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What my musings are all about...

Blogging might well be the 21st century's form of journaling. As a writing teacher, I have always advised my students to keep a daily journal as a way of organizing their thoughts for future writing projects, a discipline I have unfortunately never consistently practiced myself. By blogging, I might finally be able to follow my own good advice.

The difference between journaling and blogging is that the blogger opens his or her writing to the public, something journal- writers are usually reluctant to do. I am not so reticent.

The trick for me will be to avoid cluttering the internet with more blather, something none of us need more of. If I stick to subjects I know: sports and literature, I believe I can avoid that pitfall. I can't promise that I'll not stray from time to time to comment on ancillary subjects, but I will make every attempt to be interesting and perhaps even insightful.

Wednesday, May 25, 2011

Open Forum: On Lance Armstrong, Chronicle Wed. May 25, 2011

Dave Zirin argues that trying to identify athletes who gain an advantage through doping is a waste of the government's money and time. Given the state of our economy, not to mention myriads of far more serious criminal activities left unattended to, such an argument might sound logical. Wouldn't they be better dealt with, he asks, by their own sports' federations?

The answer might be yes, if indeed those sports federations had ever been serious about stopping doping. Prior to the government coming on the scene, those so called self governing federations took little notice of the drugs in their sports. Without the government stepping in, one could legitimately ask would any of the All -Star cheaters, such as Bonds, Clemens, McGwire, etc, been sanctioned? I doubt it. More than likely today, they would all be receiving their accolades, playing in celebrity golf tournaments, and writing their Hall of Fame induction speeches.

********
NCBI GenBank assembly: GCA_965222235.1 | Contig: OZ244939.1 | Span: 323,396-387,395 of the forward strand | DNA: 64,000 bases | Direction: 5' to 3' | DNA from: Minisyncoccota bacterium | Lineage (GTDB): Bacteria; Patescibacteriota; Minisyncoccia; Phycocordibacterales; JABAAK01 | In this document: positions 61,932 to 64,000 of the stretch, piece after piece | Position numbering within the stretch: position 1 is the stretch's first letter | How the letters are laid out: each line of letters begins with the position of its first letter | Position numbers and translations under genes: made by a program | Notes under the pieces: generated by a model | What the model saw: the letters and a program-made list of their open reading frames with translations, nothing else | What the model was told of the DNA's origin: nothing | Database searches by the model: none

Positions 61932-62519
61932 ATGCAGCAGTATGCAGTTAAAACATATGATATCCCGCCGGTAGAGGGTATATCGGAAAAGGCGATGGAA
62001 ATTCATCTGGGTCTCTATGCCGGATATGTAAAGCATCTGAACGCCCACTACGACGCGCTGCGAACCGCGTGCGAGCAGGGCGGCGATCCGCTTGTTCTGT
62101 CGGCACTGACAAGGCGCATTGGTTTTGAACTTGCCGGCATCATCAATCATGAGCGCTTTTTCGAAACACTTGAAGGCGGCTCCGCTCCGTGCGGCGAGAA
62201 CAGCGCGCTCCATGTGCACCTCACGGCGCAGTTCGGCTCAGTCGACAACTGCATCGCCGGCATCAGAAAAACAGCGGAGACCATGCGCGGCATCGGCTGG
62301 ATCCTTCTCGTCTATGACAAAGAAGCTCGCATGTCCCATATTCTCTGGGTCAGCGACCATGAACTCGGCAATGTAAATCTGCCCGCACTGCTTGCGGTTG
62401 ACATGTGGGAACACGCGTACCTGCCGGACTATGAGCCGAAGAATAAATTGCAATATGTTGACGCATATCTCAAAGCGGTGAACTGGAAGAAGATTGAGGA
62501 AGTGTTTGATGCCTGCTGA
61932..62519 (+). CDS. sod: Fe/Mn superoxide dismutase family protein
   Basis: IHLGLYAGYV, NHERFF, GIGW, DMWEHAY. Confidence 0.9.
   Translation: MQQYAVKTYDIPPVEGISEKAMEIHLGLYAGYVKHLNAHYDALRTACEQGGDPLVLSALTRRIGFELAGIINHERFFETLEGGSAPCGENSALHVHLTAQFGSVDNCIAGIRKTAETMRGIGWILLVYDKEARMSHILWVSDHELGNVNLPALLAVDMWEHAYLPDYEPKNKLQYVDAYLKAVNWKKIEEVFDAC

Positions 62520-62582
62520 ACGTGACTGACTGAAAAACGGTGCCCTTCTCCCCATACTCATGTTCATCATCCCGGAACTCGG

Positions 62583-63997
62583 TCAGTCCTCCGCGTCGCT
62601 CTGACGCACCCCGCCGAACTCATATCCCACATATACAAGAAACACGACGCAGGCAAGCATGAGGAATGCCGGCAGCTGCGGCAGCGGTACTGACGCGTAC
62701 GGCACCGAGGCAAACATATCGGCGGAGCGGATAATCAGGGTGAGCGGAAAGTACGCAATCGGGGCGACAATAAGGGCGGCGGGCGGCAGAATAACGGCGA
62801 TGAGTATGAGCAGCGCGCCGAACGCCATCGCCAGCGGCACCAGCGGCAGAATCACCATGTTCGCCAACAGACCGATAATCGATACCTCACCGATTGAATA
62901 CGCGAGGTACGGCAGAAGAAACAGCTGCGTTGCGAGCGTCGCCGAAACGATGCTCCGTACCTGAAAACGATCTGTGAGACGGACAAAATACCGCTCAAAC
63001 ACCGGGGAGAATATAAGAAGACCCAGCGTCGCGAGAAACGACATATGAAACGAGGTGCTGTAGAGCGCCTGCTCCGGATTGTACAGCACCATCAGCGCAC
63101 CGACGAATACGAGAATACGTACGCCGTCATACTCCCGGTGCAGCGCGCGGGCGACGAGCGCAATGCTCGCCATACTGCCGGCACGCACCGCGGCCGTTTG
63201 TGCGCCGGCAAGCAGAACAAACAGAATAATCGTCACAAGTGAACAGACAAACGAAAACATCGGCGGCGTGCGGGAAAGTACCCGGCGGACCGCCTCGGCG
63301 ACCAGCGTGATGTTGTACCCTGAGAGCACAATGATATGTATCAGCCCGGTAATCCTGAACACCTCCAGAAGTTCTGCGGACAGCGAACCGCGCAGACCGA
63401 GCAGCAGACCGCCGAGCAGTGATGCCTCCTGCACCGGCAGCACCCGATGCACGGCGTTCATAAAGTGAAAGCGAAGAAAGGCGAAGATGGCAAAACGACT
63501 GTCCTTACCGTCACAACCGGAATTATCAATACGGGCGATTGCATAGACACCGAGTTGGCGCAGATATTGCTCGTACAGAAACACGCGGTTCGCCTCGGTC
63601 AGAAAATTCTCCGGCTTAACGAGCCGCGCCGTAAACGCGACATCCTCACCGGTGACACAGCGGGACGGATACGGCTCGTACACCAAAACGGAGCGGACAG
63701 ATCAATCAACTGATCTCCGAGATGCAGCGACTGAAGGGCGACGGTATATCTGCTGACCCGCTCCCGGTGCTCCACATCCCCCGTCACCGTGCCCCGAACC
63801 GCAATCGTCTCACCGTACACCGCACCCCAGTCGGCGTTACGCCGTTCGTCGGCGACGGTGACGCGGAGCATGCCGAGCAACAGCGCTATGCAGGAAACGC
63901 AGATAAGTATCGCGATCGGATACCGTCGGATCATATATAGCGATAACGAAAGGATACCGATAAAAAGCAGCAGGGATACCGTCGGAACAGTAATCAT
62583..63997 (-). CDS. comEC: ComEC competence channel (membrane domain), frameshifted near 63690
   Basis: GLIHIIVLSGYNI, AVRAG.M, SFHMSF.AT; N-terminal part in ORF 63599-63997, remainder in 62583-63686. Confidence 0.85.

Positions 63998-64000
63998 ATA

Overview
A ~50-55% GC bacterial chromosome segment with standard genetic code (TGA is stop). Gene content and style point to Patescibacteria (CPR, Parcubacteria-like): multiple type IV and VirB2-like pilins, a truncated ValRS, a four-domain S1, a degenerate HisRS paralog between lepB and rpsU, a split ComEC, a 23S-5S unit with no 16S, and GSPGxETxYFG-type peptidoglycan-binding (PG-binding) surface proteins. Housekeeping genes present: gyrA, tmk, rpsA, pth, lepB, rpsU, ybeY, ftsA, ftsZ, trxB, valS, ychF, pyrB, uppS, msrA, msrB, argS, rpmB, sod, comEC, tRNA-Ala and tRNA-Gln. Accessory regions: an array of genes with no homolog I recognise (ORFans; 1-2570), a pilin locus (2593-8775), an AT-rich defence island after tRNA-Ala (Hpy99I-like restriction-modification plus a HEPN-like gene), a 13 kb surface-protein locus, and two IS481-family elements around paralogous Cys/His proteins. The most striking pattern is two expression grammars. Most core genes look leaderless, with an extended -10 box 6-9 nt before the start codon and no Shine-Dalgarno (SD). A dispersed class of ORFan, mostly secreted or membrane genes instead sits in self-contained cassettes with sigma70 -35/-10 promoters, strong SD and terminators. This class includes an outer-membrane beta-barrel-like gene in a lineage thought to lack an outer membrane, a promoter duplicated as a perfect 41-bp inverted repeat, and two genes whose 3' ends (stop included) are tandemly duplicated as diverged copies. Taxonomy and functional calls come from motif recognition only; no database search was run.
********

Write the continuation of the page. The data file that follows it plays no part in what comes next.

If you agree with me, that leaves only the government to act as an independent entity with enough clout to expose said cheaters - all cheaters, including the iconic Lance Armstrong if indeed it is proven he used blood boosters, blood transfusion, and testosterone shots, to gain an advantage over his opponents who, by the way, might very well have been doping themselves.

Frankly, I don't give a damn how much money Lance Armstrong raised for Cancer. I'm an athlete and I have cancer. Like Bob Lypsyte and other cancer survivors, I am grateful for Armstrong's effort to raise money for cancer research. It's the least he could have done after the medical profession saved his life and his career. Now, the best that he can do is tell the truth and take his consequences. Redemption without confession is meaningless.

Cheaters should be banned from their sports for life. It is the best way to discourage future cheaters and preserve the integrity of sports. All their awards should be returned. Their names should be struck from any record book. And, if they lied to the grand jury, they should, like any citizen, go to jail. Period, bottom line, end of tawdry story.

Was there anything better than riding your bike when you were a youngster, bending over those handlebars, pumping like crazy, wind in your hair? Here's a haiku about a riding a bike in a city.

My Bike

The wind behind me
Water bottle is my friend
Watch that taxi door

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